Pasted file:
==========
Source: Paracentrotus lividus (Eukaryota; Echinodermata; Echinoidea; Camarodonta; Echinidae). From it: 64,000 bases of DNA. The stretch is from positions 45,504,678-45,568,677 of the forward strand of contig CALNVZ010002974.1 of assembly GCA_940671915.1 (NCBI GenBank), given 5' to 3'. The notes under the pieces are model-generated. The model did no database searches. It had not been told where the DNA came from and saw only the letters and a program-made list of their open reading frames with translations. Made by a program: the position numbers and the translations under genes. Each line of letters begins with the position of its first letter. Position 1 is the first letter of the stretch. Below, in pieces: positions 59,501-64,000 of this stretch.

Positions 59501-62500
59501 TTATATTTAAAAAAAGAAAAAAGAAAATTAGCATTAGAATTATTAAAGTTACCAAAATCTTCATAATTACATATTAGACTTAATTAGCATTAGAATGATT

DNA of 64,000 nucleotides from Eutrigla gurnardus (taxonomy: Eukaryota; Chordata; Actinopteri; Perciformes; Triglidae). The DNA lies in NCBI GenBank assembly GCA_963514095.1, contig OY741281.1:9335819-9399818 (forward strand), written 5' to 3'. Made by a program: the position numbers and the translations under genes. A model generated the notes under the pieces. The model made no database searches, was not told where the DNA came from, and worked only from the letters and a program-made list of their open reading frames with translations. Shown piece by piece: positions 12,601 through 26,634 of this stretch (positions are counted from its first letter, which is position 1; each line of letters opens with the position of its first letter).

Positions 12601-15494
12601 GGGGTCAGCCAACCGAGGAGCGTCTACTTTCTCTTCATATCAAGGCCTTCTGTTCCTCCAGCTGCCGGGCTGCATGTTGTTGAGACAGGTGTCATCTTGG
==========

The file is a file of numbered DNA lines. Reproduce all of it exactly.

Source: Paracentrotus lividus (Eukaryota; Echinodermata; Echinoidea; Camarodonta; Echinidae). From it: 64,000 bases of DNA. The stretch is from positions 45,504,678-45,568,677 of the forward strand of contig CALNVZ010002974.1 of assembly GCA_940671915.1 (NCBI GenBank), given 5' to 3'. The notes under the pieces are model-generated. The model did no database searches. It had not been told where the DNA came from and saw only the letters and a program-made list of their open reading frames with translations. Made by a program: the position numbers and the translations under genes. Each line of letters begins with the position of its first letter. Position 1 is the first letter of the stretch. Below, in pieces: positions 59,501-64,000 of this stretch.

Positions 59501-62500
59501 TTATATTTAAAAAAAGAAAAAAGAAAATTAGCATTAGAATTATTAAAGTTACCAAAATCTTCATAATTACATATTAGACTTAATTAGCATTAGAATGATT

DNA of 64,000 nucleotides from Eutrigla gurnardus (taxonomy: Eukaryota; Chordata; Actinopteri; Perciformes; Triglidae). The DNA lies in NCBI GenBank assembly GCA_963514095.1, contig OY741281.1:9335819-9399818 (forward strand), written 5' to 3'. Made by a program: the position numbers and the translations under genes. A model generated the notes under the pieces. The model made no database searches, was not told where the DNA came from, and worked only from the letters and a program-made list of their open reading frames with translations. Shown piece by piece: positions 12,601 through 26,634 of this stretch (positions are counted from its first letter, which is position 1; each line of letters opens with the position of its first letter).

Positions 12601-15494
12601 GGGGTCAGCCAACCGAGGAGCGTCTACTTTCTCTTCATATCAAGGCCTTCTGTTCCTCCAGCTGCCGGGCTGCATGTTGTTGAGACAGGTGTCATCTTGG